The downsides to trade with China

A Chinese worker stands in front of containers at a cargo terminal in Shanghai.

Kai Ryssdal: Senate Majority Leader Harry Reid said today he's going to bring a bill to the floor in the Senate next week that goes after Beijing for manipulating its currency. Just the latest indicator that there are those in Washington and elsewhere who say we're not getting all we could from our trading relationship with China.

Gordon Hanson is an economist at the University of California, San Diego whose most recent research says exactly that. Good to have you with us.

Gordon Hanson: My pleasure to be with you, Kai.

Ryssdal: Conventional wisdom has it that trade is, in essence, good, and trade with China, while painful, is positive. And you're not disputing that, but there's a downside here that we haven't really thought about.

Hanson: There is, and it's something that economists have been uncovering slowly over time; it doesn't often get a great deal of attention because people like to tell the good news story about international trade, but there are consequences for workers who are in the front line of international competition.

Ryssdal: Lay them out. You went and surveyed -- you and your colleagues went and surveyed every county in the United States, right, for its exposure to Chinese trade?

Hanson: If you look across U.S. regions, different parts of the country produce very different types of goods. You're worse off in certain parts of North Carolina, certain parts of Tennessee; it's the southern Midwest and kind of northern southeast that have taken the brunt of this impact. But that said, the impact of China trade has really been felt nationally. Here in San Diego, where I live, we've lost sporting goods industries as a result of Chinese competition. Callaway golf clubs, which used to be made right here in Carlsbad, are now made in China.

Ryssdal: And when you are exposed, what happens?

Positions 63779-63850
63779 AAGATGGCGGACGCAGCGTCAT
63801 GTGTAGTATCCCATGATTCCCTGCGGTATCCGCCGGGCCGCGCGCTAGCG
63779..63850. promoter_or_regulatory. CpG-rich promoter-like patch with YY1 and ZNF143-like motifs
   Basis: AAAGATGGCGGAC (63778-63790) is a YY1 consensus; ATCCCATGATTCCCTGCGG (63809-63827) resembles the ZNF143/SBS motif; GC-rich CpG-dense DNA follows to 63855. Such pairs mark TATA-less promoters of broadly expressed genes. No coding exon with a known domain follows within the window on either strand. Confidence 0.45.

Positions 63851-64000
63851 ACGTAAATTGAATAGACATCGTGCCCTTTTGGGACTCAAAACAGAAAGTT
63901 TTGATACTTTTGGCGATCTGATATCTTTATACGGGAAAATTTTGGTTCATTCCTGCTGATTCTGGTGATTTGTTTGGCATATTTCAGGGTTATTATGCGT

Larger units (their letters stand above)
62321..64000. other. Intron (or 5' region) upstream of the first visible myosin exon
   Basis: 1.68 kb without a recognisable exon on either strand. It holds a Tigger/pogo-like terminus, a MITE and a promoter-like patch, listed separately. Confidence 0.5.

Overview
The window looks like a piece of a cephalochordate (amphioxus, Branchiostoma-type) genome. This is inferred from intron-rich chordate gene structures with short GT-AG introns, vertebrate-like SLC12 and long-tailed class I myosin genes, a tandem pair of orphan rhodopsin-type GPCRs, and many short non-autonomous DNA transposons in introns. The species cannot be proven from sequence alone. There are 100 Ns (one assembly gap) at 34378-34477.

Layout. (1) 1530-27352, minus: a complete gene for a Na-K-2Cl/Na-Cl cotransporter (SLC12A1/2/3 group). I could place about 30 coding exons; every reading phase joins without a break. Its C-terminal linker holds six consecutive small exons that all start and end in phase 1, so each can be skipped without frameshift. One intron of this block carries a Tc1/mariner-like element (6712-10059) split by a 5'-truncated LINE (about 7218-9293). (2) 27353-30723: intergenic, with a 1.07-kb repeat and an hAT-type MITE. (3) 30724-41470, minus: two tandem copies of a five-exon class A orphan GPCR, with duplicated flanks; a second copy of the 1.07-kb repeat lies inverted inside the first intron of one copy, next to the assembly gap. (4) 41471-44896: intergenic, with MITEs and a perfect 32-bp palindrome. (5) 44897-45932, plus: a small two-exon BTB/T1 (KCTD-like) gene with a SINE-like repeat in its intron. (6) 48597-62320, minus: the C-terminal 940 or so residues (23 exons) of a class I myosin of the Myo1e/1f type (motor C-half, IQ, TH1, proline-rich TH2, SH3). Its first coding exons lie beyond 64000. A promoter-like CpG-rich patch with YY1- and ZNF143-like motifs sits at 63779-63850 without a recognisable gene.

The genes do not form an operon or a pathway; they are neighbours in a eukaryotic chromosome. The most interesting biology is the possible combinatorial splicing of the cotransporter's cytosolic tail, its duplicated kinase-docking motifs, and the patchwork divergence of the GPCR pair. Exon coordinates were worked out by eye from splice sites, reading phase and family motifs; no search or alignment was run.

Hanson: Larger reductions in manufacturing employment; larger increases in the fraction of your population that is unemployed; and ultimately, what that leads to is greater uptake of government benefits of various types.

Ryssdal: And the commensurate increases taxes that we have to have to pay for those, right?

Hanson: Correct.

Ryssdal: Is there a way for us to know what trade with China is costing us? I mean, yes, there's a net benefit, but there are significant downsides, right? Do we know how big those downsides are?

Hanson: We have a sense. So the benefits from China we're estimating are on the order of $100 per capita in the United States. So we're talking about efficiency losses associated with the government benefits that are on the order of $25 to $30 per capita. And so you say that $100 savings we got from making purchases at Wal-Mart, well we're going to lose $25, $30 of that associated with a tax liability, we might face today, we might face somewhere down the line.

Ryssdal: Is this research that says trade with China is bad and we ought not do it?

Hanson: Absolutely not. As economists, you're sort of beholden to the idea that free trade is good because it increases global efficiency. But to get people to buy into that notion, you have to convince them that if they're going to take it on the chin, there's going to be something there to help them make adjustments. And so what we've got to think about is a set of public policies that help workers who are on the front line of competition with China move into other sectors and do so in a manner that doesn't impose all the burden on them.